Masao "Mas" Arai, a humble gardener from Southern California, is a righteous dude. Carrying the ashes of his lifelong friend and fellow hibakusha (A-bomb survivor) Haruo Mukai, the 86-year-old Arai arrives for what he realizes will be his last visit to Japan.

Hiroshima Boy, by Naomi Hirahara.
264 pages


Arai's destination is a nursing home on the Seto Inland Sea island of Ino, an allegory of Ninoshima — the island that played a tragic role as a field hospital for evacuees following the atomic bombing in August 1945 — where Mukai's elder sister awaits. But before Arai can complete his task, the ashes are pilfered from his suitcase.

Meanwhile, Arai spots a corpse floating in the harbor, which he recognizes as being that of a boy he saw on the ferry the previous day. The island is too small to have its own police force, so Inspector Suzuki is dispatched from the headquarters on the mainland to investigate. He almost needn't have bothered, as Arai — a veteran of six previous murder mysteries by Hirahara — is already on the job, first seeking out the boy's parents and then doggedly tracking down persons of interest.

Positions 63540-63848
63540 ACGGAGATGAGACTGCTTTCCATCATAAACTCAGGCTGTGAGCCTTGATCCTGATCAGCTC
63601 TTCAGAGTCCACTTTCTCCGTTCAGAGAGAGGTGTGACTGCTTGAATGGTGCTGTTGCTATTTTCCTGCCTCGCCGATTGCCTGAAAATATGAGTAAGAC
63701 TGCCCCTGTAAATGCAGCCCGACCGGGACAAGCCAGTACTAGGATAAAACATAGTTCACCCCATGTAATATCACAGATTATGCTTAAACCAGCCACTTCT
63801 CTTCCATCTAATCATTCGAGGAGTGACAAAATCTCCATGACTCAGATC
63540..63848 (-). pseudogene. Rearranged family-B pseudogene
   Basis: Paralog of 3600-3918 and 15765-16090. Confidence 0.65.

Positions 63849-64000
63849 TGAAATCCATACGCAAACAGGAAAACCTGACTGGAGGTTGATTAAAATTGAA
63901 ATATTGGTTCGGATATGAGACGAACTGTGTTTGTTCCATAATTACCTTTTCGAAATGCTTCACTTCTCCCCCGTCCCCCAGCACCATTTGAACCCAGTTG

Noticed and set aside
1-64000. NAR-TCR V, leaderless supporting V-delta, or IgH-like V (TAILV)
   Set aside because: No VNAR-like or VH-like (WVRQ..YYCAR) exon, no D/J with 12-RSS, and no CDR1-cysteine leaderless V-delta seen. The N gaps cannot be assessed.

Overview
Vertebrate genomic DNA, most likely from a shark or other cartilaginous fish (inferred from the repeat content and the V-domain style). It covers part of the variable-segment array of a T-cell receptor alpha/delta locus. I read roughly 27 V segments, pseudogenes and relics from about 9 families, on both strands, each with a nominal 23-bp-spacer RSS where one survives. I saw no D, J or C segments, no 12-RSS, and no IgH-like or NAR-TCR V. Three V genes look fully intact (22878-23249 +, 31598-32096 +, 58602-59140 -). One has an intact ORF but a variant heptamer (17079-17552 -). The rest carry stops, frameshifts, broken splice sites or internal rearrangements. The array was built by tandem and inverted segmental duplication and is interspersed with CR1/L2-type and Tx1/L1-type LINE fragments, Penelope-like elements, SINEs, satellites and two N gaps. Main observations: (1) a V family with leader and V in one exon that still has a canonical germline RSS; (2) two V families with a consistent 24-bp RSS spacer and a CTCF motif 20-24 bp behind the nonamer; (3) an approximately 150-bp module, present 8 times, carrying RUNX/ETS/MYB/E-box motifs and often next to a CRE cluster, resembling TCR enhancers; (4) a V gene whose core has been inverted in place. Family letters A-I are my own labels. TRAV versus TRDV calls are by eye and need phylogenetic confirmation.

In Arai, Hirahara — a prolific storyteller and award-winning mystery author — has created a unique protagonist. American-born but unable to return to the U.S. when World War II broke out, Arai survived the atomic bombing as a teen before being resettled in Southern California.

"Hiroshima Boy" is the final installment in the Arai saga. And, much like the old soldiers who supposedly never die, this shrewd old Japanese-American detective is accorded the honor of being allowed to just fade away.